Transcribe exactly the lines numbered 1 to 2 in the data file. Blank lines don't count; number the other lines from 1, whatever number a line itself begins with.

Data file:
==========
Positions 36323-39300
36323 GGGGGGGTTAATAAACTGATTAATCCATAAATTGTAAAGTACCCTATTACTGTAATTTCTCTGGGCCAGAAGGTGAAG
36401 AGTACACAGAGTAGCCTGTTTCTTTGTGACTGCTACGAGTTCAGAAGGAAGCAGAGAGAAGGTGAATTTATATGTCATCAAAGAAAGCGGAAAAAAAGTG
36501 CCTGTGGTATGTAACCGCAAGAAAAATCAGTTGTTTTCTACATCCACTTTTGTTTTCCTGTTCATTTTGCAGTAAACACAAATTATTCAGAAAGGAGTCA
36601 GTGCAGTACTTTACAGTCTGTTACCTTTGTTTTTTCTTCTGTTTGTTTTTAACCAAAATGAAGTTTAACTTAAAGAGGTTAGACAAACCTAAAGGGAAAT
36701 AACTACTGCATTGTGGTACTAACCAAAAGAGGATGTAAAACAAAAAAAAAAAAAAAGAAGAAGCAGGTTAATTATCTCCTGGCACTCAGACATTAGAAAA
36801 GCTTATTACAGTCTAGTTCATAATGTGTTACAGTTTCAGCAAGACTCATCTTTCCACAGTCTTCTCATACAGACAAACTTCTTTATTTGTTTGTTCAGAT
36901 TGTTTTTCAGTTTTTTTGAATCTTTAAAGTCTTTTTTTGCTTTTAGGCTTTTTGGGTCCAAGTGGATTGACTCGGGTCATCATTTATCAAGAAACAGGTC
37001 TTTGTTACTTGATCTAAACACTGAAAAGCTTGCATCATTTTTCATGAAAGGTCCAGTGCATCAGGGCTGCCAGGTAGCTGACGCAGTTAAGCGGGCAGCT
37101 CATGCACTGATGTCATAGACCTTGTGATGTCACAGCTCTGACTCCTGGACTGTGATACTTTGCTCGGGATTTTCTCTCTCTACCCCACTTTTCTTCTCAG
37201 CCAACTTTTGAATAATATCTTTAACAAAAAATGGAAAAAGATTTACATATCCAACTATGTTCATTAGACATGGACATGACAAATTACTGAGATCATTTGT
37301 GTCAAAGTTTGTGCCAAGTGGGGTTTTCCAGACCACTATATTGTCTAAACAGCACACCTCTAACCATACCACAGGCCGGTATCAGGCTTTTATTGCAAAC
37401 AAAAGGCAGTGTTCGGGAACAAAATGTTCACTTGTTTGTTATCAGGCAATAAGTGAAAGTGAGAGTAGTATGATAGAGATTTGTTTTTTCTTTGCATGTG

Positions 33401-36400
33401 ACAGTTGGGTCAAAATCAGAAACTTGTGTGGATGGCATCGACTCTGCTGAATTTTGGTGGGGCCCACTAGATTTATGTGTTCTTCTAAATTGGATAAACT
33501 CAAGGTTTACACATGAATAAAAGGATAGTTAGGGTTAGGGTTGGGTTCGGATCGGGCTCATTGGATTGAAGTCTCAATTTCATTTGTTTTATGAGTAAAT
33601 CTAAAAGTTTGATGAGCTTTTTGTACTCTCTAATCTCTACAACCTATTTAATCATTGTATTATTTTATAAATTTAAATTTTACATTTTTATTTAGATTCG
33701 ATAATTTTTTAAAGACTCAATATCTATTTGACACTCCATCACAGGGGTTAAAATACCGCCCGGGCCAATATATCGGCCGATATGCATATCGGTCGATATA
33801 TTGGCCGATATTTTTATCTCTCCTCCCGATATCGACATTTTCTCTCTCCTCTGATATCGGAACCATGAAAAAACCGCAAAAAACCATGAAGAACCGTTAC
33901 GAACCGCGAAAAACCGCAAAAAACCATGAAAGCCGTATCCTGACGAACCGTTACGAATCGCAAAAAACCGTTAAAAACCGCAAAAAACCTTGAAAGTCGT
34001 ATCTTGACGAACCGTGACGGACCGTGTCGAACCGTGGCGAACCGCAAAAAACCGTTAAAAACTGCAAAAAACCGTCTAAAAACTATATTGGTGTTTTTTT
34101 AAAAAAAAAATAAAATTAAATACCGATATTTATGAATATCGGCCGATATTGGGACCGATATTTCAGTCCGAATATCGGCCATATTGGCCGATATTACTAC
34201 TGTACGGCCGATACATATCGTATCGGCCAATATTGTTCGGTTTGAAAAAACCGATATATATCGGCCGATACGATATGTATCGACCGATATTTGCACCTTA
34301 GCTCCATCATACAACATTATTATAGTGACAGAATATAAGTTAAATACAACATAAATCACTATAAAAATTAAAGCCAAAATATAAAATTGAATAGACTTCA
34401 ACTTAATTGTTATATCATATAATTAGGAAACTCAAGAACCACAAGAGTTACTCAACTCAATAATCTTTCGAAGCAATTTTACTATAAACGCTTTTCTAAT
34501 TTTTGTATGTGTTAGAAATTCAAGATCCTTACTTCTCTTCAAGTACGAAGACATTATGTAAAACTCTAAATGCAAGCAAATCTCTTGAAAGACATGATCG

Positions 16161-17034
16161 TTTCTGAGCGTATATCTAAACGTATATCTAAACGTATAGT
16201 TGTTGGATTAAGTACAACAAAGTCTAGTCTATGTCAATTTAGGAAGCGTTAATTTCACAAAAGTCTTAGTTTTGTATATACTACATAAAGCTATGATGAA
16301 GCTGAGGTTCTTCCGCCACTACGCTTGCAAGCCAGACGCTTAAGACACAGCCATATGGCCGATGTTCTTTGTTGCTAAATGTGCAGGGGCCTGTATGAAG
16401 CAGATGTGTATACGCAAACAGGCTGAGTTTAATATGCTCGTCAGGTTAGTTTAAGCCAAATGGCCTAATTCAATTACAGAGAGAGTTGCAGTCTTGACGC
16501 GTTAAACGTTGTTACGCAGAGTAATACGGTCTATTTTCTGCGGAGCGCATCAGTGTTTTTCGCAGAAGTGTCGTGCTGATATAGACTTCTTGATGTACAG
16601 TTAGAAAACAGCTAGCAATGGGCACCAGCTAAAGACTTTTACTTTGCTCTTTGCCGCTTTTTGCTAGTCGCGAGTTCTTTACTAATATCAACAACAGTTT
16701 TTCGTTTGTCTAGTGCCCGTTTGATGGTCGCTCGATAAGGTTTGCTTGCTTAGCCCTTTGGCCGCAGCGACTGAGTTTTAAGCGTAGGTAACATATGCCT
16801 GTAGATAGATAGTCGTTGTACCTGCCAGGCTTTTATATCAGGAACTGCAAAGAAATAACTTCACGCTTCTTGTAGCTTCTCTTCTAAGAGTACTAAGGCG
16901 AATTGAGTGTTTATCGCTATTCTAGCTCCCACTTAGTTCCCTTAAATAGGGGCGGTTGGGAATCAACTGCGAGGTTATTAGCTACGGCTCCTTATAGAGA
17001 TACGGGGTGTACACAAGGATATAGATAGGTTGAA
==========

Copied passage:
Positions 36323-39300
36323 GGGGGGGTTAATAAACTGATTAATCCATAAATTGTAAAGTACCCTATTACTGTAATTTCTCTGGGCCAGAAGGTGAAG